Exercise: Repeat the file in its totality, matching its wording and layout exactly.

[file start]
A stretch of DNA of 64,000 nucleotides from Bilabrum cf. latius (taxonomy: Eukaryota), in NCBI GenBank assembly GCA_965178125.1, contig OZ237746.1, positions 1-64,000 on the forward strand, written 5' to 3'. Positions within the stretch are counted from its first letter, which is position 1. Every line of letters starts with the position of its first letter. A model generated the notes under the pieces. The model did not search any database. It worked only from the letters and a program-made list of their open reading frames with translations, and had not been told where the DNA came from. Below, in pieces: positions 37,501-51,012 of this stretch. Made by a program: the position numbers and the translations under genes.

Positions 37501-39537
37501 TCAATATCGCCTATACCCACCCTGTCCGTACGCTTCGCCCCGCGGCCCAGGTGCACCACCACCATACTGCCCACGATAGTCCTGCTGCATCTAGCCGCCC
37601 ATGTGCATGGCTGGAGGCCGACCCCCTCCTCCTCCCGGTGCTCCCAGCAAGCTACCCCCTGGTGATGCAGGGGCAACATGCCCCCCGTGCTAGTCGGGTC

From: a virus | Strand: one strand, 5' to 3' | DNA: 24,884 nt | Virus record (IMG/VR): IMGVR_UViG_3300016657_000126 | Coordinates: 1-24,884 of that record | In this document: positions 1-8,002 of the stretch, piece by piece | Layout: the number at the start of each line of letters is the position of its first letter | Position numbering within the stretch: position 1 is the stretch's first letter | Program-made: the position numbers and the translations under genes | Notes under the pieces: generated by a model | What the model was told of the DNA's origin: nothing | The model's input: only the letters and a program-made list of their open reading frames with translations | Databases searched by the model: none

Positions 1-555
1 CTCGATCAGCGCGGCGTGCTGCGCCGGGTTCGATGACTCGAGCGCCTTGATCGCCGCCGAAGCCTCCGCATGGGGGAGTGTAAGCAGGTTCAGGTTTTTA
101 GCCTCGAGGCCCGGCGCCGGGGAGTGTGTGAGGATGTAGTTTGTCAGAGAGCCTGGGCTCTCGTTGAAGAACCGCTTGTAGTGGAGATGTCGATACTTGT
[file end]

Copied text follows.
A stretch of DNA of 64,000 nucleotides from Bilabrum cf. latius (taxonomy: Eukaryota), in NCBI GenBank assembly GCA_965178125.1, contig OZ237746.1, positions 1-64,000 on the forward strand, written 5' to 3'. Positions within the stretch are counted from its first letter, which is position 1. Every line of letters starts with the position of its first letter. A model generated the notes under the pieces. The model did not search any database. It worked only from the letters and a program-made list of their open reading frames with translations, and had not been told where the DNA came from. Below, in pieces: positions 37,501-51,012 of this stretch. Made by a program: the position numbers and the translations under genes.

Positions 37501-39537
37501 TCAATATCGCCTATACCCACCCTGTCCGTACGCTTCGCCCCGCGGCCCAGGTGCACCACCACCATACTGCCCACGATAGTCCTGCTGCATCTAGCCGCCC
37601 ATGTGCATGGCTGGAGGCCGACCCCCTCCTCCTCCCGGTGCTCCCAGCAAGCTACCCCCTGGTGATGCAGGGGCAACATGCCCCCCGTGCTAGTCGGGTC

From: a virus | Strand: one strand, 5' to 3' | DNA: 24,884 nt | Virus record (IMG/VR): IMGVR_UViG_3300016657_000126 | Coordinates: 1-24,884 of that record | In this document: positions 1-8,002 of the stretch, piece by piece | Layout: the number at the start of each line of letters is the position of its first letter | Position numbering within the stretch: position 1 is the stretch's first letter | Program-made: the position numbers and the translations under genes | Notes under the pieces: generated by a model | What the model was told of the DNA's origin: nothing | The model's input: only the letters and a program-made list of their open reading frames with translations | Databases searched by the model: none

Positions 1-555
1 CTCGATCAGCGCGGCGTGCTGCGCCGGGTTCGATGACTCGAGCGCCTTGATCGCCGCCGAAGCCTCCGCATGGGGGAGTGTAAGCAGGTTCAGGTTTTTA
101 GCCTCGAGGCCCGGCGCCGGGGAGTGTGTGAGGATGTAGTTTGTCAGAGAGCCTGGGCTCTCGTTGAAGAACCGCTTGTAGTGGAGATGTCGATACTTGT